World Bulletin / News Desk
Russia's state prosecutor on Wednesday demanded a 23-year prison sentence for Ukrainian pilot and lawmaker Nadiya Savchenko who is accused of killing two Russian journalists in war-torn Ukraine.
One of Savchenko's lawyers, Mark Feigin, told AFP the prosecution had also requested she pay a fine of 100,000 rubles ($1,350/1,250 euros).
After more than a year in detention, the aviator was put in the dock last summer in the small southern Russian town of Donetsk, on the border with conflict-torn Ukraine.
The trial is now drawing to a close and Savchenko is expected to make her last address to the court on Thursday.
Two journalists from Russian public broadcaster VGTRK -- Igor Kornelyuk and Anton Voloshin -- died in shelling on June 17, 2014, in Ukraine's Lugansk region.
Russian prosecutors say Savchenko was involved in the killing in her capacity as a volunteer in a Ukrainian battalion.
Wearing a traditional embroidered Ukrainian shirt, the pilot reiterated her innocence, saying she was a Ukrainian officer and had every right to defend her homeland.
She said the management of the broadcasting company they worked and the Russian authorities should be blamed for their death.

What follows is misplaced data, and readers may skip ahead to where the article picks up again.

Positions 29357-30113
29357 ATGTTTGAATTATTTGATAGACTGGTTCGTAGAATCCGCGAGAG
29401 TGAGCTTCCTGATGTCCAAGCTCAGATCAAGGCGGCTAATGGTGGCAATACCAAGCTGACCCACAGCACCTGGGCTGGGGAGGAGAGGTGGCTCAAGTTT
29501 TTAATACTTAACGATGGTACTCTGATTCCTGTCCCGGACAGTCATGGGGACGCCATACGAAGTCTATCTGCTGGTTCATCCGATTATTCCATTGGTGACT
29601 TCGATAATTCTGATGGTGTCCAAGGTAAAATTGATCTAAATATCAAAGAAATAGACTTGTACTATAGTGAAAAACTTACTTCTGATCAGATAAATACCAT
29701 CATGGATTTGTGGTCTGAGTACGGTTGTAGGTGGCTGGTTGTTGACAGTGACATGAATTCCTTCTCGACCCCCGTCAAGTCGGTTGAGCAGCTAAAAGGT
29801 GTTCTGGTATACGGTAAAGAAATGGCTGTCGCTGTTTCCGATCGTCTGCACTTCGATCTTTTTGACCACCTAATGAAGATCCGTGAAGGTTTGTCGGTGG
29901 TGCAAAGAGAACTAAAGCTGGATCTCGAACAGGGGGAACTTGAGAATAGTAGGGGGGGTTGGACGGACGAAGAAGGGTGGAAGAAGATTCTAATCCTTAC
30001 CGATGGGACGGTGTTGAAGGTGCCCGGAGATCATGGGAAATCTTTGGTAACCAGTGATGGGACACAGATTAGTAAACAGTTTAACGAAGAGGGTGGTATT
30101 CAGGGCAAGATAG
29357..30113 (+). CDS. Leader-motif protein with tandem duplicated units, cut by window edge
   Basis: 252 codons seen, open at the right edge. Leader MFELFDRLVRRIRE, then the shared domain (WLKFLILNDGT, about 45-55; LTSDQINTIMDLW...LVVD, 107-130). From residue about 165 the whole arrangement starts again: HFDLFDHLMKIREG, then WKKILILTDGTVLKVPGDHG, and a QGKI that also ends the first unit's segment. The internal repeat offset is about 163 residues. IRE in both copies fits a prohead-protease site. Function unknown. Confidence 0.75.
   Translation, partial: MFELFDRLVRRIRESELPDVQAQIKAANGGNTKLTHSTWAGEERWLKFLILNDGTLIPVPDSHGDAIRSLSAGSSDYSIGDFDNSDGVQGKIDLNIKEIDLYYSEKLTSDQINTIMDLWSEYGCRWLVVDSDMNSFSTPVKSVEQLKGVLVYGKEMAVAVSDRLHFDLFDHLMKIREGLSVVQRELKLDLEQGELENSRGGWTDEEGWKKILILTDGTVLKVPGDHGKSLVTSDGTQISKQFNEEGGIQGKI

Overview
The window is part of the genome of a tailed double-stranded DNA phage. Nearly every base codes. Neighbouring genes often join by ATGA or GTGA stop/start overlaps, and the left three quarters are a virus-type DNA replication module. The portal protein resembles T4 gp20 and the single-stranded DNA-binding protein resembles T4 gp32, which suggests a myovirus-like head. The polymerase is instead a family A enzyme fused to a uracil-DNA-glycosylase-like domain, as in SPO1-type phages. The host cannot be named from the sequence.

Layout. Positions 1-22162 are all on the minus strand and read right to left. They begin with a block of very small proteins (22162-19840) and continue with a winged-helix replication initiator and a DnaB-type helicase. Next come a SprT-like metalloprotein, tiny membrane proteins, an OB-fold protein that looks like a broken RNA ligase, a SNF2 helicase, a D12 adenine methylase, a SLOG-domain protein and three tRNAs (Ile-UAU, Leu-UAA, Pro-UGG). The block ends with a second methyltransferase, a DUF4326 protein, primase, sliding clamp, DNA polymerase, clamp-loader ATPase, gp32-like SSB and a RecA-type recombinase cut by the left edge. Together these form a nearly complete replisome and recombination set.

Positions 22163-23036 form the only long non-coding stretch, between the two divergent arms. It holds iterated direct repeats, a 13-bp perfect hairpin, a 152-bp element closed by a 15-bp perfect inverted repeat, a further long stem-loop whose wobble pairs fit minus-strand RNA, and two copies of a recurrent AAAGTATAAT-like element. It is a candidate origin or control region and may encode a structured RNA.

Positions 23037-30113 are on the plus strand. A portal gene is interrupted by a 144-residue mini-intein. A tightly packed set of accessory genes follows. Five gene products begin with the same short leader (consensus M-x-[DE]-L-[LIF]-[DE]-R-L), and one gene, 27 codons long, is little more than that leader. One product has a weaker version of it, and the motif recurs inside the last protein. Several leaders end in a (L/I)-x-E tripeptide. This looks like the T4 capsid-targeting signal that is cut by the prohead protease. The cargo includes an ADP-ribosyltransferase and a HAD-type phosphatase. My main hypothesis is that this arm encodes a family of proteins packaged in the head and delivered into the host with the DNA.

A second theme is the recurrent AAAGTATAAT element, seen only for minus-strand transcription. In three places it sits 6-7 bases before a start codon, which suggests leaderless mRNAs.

"If they wore helmets and flak jackets, they would have remained alive," she said in remarks provided by her defence teams.
She also threatened resume a hunger strike -- refusing both food and water -- if the judge took more than two weeks to prepare and announce the verdict.
'You won't break me'
"You would deliver the verdict posthumously, without me," an emotional Savchenko told the court in Russia.
"You have not broken me and will never break me."
Savchenko -- who was elected to Ukraine's parliament while in custody -- refused food for more than 80 days to protest her detention. She broke off her hunger strike last March because of severe health problems.
Kiev accuses Russia of kidnapping and smuggling the aviator across the border, and the Ukraine prosecutor's office said last year it suspected six Russian officials of taking part in her detention and prosecution.
Savchenko is seen by her compatriots as a symbol of resistance against what most Ukrainians consider an insurgency fuelled by the government of Russian President Vladimir Putin.
Her politically-charged case has drawn criticism from Ukraine's backers in the West and has sparked further tensions between Moscow and Kiev.
Few doubt that Savchenko's fate will be decided in the Kremlin, and Western leaders as well as Ukrainian President Petro Poroshenko have called on Putin to let her go.
Last Mod: 03 Mart 2016, 09:47